In Patagonia, the largest and most widely distributed carnivore is the puma or mountain lion. The smaller Andean cat is an endangered species.
Wild grazing mammals include the guanaco, a relative of the domestic llama and alpaca, which is most abundant in the Patagonia steppe but also inhabits parts of the high Andes. The South Andean huemul, a type of deer, is the subject of a joint conservation effort between Chile and Argentina.
The pudu is a miniature deer found in wooded areas of the Patagonian Andes; like the huemul it is difficult to spot. Other animals include red and gray foxes, grison, a grey marten-like predator with a black nose, skunks and armadillos.
Geoffroy's or Mountain Cat - Geoffroy's cats are another of the little known, small, South American spotted cats, although they are currently thought to be the most abundant small cat in their range. They tend to avoid open areas, preferring dense scrubby vegetation. They can be encountered in the foothills of the Patagonian Andes but not in the coniferous forest where they are replaced by the kodkod. They are good climbers and swimmers, local people call them 'fishing cats' and claim they readily enter water. The local common name is gato montes meaning cat of the mountain.
Kodkod - Kodkods are the smallest wild felid in the western hemisphere. They are quite similar in appearance to Geoffroy's cat with whom they share their range, but are smaller, have a smaller face and a thicker tail growing wider towards the tip. Found only in south western Argentina and central and southern Chile, these cats are strongly associated with moist temperate mixed forest of the Andean and Coastal ranges, but not tolerant of altered habitats and never found in cleared forests. The local name is the huina.
Puma or Mountain Lion (cougar) - These cats have the greatest latitudinal distribution of any species of wild cat, ranging from northern British Columbia to the extreme southern tip of South America. As one of the top predators in the food chain, the cougar has been persecuted unmercifully by man. In Central and South America, cougar still occur throughout much of their historical range and are protected in all countries but Ecuador, El Salvador and Guyana.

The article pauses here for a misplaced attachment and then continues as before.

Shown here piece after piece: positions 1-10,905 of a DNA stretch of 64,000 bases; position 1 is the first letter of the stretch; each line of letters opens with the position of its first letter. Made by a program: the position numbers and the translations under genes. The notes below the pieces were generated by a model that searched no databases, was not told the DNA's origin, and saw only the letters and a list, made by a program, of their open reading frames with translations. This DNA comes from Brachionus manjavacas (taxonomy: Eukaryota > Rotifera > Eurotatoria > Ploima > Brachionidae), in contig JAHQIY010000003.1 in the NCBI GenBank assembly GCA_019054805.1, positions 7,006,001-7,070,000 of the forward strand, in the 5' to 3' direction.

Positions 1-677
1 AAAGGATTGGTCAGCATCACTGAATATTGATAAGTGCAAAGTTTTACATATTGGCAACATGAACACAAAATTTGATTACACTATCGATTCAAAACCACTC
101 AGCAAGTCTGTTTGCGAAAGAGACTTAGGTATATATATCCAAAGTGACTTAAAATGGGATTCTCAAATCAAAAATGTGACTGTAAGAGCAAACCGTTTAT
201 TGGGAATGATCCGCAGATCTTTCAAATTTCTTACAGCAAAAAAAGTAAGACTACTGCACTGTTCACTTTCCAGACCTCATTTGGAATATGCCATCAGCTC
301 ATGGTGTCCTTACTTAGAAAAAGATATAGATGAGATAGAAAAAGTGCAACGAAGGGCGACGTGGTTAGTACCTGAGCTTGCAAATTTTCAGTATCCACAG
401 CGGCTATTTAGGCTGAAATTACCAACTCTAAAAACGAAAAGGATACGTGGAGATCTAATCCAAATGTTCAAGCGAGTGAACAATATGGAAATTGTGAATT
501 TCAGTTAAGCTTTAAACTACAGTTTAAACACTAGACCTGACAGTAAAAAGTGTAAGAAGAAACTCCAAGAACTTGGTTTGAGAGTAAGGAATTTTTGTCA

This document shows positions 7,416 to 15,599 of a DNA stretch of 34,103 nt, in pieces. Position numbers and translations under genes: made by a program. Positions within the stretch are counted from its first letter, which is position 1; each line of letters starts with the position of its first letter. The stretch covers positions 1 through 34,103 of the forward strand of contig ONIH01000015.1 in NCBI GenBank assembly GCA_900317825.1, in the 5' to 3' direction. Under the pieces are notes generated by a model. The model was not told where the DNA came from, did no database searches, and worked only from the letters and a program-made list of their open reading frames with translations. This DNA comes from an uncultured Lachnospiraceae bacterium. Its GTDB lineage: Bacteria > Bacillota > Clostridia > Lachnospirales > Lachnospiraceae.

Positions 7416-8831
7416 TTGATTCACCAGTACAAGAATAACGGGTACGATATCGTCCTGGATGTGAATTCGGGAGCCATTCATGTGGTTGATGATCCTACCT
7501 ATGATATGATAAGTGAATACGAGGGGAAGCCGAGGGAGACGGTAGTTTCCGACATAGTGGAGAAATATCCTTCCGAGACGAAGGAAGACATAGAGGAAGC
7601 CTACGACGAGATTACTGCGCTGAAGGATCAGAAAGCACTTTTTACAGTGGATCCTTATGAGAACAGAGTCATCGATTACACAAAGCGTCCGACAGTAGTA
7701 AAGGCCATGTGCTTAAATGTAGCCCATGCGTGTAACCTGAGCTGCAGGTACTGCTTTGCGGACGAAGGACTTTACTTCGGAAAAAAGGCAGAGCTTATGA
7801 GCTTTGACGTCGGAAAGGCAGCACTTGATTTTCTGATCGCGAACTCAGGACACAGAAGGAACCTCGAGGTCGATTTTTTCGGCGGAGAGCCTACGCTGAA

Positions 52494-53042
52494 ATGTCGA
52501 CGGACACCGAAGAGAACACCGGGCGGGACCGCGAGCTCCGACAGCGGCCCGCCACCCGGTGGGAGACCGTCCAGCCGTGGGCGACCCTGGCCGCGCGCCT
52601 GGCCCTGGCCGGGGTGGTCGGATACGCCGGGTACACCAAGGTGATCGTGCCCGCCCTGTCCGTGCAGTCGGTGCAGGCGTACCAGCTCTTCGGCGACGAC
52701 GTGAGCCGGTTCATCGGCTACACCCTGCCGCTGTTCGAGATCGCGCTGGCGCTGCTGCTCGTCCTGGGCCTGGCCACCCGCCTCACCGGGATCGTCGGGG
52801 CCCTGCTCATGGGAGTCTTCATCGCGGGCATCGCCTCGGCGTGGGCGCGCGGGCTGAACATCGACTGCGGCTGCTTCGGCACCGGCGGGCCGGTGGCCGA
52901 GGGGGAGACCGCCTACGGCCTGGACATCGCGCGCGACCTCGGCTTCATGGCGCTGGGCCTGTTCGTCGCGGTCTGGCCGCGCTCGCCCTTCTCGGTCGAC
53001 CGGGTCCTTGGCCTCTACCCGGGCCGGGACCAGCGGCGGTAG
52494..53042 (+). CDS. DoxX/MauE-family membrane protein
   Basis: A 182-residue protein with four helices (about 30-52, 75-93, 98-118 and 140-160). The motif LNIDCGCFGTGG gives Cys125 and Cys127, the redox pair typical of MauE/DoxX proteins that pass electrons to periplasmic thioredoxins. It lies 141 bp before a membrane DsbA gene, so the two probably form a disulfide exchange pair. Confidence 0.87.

Colo Colo or Pampas Cat - The pampas cat ranges along the south-western area of South America and, despite their name, they are not just found in grassland but also inhabit forests and high altitude regions. Pampas cats have an incredible diversity in coat coloration and markings, ranging from black to red, but often resembling a ginger tom.
The Chilean huemul - is a rare and poorly studied deer that lives only in the isolated temperate rainforests of southern Chile and neighbouring parts of Argentina. Despite being one of Chile's national symbols (it's depicted on the emblem), it is on the borderline of extinction with populations believed to be reduced to only 1,000 - 2,000 individuals. Huemul is a key large herbivore species in the temperate rainforest ecosystem, and has important local cultural status.
The main causes in the decline of the population of huemul are habitat destruction (as with most wildlife everywhere), the introduction of domestic animals, disease and hunting. There are some protected areas where huemul is found, but populations are small and extremely localised. Sightings and tracking records suggest that fragmented huemul populations still exist in naturally protected areas - evidence of the presence of huemul was recently recorded in Lago Las Torres National Reserve, bordering our own reserve, during a survey by Dr Andrew Smith, a British wildlife biologist.
Huemul can reach a height of 1.70m, females 1.50m, with weight ranging from 40 to 100 kg. The animal's coat is thick, fragile and long, varying in color according to the season: darker brown in summer, brown in autumn and gray in winter. Its ears can reach a length of up to 20 cm. Only the male sports antlers which fork into two branches, the rear one longer than the front one.
Pudu - The southern pudu is the world's smallest deer, only 24 - 32 inches long (600 to 825 mm) and 10 - 17 inches at shoulder height (250 to 430 mm). The coat is composed of long coarse hair. The body is low to the ground with short thick legs. Eyes and the ears are small compared with the body size and the tail is almost non-existent. Males have short, less than 4-inch (100 cm), spike antlers.
BIRDS OF THE MARSHES & RIVERS - Birds of this ecosystem typically include: Grebes, Cormorants, Egrets, Herons, Ibis', Storks, Flamingos, Coscorobas, Geese, Ducks, Pintails, Rails, Galinules, Coots, Snipes, Skimmers, King Fishers, Cinclodes, Teals and Shovelers.
BIRDS OF THE WOODLANDS, FORESTS & MEADOWS - Harriers, Hawks, Caracaras, Kestels, Owls, Doves, Pigeons, Plant Cutters, Parakeets, Woodpeckers, Flickers, Wiretails, Tree Runners, Tyrants, Swallows, Wrens, Lap Wings, Finches, Cowbirds, Mockingbirds, Blackbirds, Meadowlarks, Siskins and Sparrows.
BIRDS OF THE MOUNTAINS - This is the spectacular habitat of the Andean Condor with a wingspan over 3m (10-feet), Vultures, Eagles, Hawks, Canasteros, Earth Creepers and Miners.
In the rainforests, whether tropical or temperate, logging, cattle ranching, mining, oil extraction, hydroelectric dams and subsistence farming are the leading causes of habitat destruction.
Indirectly, the leading threats to rainforest ecosystems are unbridled development, funded by international aid-lending institutions such as the World Bank, and the voracious consumer appetites of industrialized nations.